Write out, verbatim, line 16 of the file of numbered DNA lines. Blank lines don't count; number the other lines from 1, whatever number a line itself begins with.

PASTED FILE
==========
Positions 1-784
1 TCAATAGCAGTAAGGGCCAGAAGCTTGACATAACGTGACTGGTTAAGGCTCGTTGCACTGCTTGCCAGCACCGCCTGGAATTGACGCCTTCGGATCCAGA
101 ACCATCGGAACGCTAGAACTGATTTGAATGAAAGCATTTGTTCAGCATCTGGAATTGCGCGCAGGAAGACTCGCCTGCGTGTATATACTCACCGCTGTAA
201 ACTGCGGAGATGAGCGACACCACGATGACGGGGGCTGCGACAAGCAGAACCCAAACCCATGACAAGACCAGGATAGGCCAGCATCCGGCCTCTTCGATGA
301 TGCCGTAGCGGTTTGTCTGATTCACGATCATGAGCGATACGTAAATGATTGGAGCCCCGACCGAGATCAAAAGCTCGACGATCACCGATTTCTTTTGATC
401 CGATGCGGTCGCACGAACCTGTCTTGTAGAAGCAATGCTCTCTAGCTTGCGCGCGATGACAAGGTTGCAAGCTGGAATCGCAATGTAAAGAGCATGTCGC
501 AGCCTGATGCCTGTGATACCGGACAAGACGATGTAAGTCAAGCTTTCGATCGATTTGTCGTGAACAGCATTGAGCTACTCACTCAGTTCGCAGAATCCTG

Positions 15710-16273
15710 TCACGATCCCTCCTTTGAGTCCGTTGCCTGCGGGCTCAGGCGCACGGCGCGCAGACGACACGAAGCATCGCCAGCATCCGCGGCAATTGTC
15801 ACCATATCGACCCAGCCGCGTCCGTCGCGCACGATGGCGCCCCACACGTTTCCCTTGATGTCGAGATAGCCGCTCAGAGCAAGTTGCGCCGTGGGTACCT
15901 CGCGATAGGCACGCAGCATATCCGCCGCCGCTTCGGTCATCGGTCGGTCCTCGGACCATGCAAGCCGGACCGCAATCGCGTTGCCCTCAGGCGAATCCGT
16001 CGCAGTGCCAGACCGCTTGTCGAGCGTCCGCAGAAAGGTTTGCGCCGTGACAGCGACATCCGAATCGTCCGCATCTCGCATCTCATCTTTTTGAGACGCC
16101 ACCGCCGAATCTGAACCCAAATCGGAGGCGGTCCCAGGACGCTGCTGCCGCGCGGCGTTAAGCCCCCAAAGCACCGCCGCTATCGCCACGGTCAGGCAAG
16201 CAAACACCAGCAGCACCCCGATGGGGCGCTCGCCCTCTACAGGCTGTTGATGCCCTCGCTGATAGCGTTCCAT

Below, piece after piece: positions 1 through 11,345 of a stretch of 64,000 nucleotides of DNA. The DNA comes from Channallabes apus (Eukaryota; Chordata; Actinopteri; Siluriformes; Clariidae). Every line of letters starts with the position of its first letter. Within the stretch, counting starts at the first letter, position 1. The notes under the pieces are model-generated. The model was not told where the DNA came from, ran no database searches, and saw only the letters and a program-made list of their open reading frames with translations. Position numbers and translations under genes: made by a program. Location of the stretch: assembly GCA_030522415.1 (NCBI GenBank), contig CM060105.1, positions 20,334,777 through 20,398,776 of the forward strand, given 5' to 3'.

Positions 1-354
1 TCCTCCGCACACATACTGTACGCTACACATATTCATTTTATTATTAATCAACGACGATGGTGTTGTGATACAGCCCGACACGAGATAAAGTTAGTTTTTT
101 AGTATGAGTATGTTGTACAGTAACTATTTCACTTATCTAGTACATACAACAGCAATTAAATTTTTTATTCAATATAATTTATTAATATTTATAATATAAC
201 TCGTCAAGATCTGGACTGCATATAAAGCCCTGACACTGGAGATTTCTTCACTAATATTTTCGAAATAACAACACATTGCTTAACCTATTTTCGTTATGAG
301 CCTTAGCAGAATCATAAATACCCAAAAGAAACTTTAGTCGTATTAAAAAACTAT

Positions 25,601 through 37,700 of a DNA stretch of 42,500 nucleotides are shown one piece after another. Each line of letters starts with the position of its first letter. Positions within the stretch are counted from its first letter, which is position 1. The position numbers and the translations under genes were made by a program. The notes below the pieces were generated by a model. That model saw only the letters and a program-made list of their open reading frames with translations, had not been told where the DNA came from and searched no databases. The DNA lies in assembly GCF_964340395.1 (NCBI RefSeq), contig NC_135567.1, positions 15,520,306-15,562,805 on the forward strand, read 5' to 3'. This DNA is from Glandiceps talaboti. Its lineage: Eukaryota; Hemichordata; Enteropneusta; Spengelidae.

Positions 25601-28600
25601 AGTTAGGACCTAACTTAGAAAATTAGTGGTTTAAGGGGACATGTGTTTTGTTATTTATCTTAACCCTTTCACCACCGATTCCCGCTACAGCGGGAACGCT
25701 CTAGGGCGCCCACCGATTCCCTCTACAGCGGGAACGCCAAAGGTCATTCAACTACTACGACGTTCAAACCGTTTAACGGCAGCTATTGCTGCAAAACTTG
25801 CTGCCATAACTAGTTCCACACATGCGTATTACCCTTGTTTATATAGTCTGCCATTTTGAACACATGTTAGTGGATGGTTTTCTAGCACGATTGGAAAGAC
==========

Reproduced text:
Positions 1-354